From the mists of an ancient woodland, to lavish royal courts teeming with intrigue, to the exotic shores of the Holy Land – Robin Hood leads the fight in a battle between good and evil, justice and tyranny, the future and the past.

Part one of an exciting three-part retelling of the Robin Hood legend!

Review:

When I was approached about reading this book, I was only vaguely familiar with the story of Robin Hood. I watched the Disney movie and I read some Robin Hood books when I was a kid. I knew he took from the rich and gave to the poor, but that was just a small part of this story. This book gave so much more fascinating details about Robin Hood.

I loved the background of the characters that was given at the beginning. The characters all had so much depth, because their family histories were told before they were introduced. I enjoy English historical fiction, so I really liked this story.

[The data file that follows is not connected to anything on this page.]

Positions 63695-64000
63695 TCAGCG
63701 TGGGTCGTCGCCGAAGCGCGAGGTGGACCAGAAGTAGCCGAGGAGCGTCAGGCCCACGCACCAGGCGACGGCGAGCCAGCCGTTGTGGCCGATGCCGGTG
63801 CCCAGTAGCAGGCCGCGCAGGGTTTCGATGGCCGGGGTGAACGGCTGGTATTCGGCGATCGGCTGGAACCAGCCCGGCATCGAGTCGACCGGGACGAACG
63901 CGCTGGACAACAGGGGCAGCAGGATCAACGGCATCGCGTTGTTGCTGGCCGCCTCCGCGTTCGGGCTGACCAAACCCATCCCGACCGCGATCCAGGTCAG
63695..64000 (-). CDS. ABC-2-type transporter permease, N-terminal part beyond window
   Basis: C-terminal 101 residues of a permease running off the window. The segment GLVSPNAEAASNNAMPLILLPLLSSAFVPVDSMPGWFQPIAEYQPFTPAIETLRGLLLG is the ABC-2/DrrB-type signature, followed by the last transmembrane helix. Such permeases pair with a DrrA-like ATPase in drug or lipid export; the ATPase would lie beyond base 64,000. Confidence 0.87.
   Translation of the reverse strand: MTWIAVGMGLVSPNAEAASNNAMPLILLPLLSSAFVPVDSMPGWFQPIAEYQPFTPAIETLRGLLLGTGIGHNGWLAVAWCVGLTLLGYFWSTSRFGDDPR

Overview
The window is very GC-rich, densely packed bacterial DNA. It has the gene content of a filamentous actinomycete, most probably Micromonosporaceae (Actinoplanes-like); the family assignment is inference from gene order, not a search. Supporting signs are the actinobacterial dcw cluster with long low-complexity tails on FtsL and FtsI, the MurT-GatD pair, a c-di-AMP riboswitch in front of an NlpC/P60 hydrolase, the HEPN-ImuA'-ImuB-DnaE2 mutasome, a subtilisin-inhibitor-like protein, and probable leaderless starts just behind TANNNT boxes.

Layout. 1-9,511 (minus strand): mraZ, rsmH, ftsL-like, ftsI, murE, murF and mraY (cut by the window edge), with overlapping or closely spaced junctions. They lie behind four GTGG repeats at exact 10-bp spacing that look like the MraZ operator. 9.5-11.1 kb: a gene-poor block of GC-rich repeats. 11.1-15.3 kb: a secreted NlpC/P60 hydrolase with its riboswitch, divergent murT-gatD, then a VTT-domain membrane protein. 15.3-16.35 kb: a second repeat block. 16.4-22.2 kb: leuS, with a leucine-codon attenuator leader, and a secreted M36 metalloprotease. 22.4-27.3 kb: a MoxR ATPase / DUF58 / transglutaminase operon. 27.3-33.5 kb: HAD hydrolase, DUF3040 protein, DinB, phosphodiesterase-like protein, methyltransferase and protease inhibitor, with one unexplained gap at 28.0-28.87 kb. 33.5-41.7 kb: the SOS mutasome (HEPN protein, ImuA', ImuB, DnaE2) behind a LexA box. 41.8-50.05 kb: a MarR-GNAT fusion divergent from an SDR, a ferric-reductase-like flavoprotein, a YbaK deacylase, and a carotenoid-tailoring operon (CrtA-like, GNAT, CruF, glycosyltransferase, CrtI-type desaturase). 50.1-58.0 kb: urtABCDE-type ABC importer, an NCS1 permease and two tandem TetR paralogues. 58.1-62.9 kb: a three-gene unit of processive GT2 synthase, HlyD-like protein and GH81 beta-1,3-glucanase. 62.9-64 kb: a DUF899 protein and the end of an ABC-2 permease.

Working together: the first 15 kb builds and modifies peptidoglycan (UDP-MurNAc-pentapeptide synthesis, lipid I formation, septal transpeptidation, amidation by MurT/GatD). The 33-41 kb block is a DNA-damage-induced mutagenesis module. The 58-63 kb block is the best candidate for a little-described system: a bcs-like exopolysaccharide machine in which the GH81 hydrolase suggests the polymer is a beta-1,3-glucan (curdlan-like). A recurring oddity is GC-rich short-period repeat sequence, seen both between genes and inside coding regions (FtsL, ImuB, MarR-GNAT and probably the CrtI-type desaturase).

The story wasn’t just about Robin Hood. It really talked about the royal issues at the time, such as who will inherit the throne. Many people took advantage of their position to abuse their power, such as the Sheriff. But these situations only gave Robin Hood an opportunity to become a hero.

The story was incredibly detailed. So much happened in the story, that I can’t imagine what will happen in the next instalments. This story would be great for fans of historical fiction and Robin Hood.

Blog Tour: A Pearl For My Mistress

Title: A Pearl for My Mistress
Author: Annabel Fielding
Genre: Historical Fiction
Publisher: HQ Digital
Source: NetGalley
Release Date: August 9, 2017
Rating: ★★★

Goodreads Synopsis:

A story of class, scandal and forbidden passions in the shadow of war. Perfect for fans of Iona Grey, Gill Paul and Downtown Abbey.

England, 1934. Hester Blake, an ambitious girl from an industrial Northern town, finds a job as a lady’s maid in a small aristocratic household.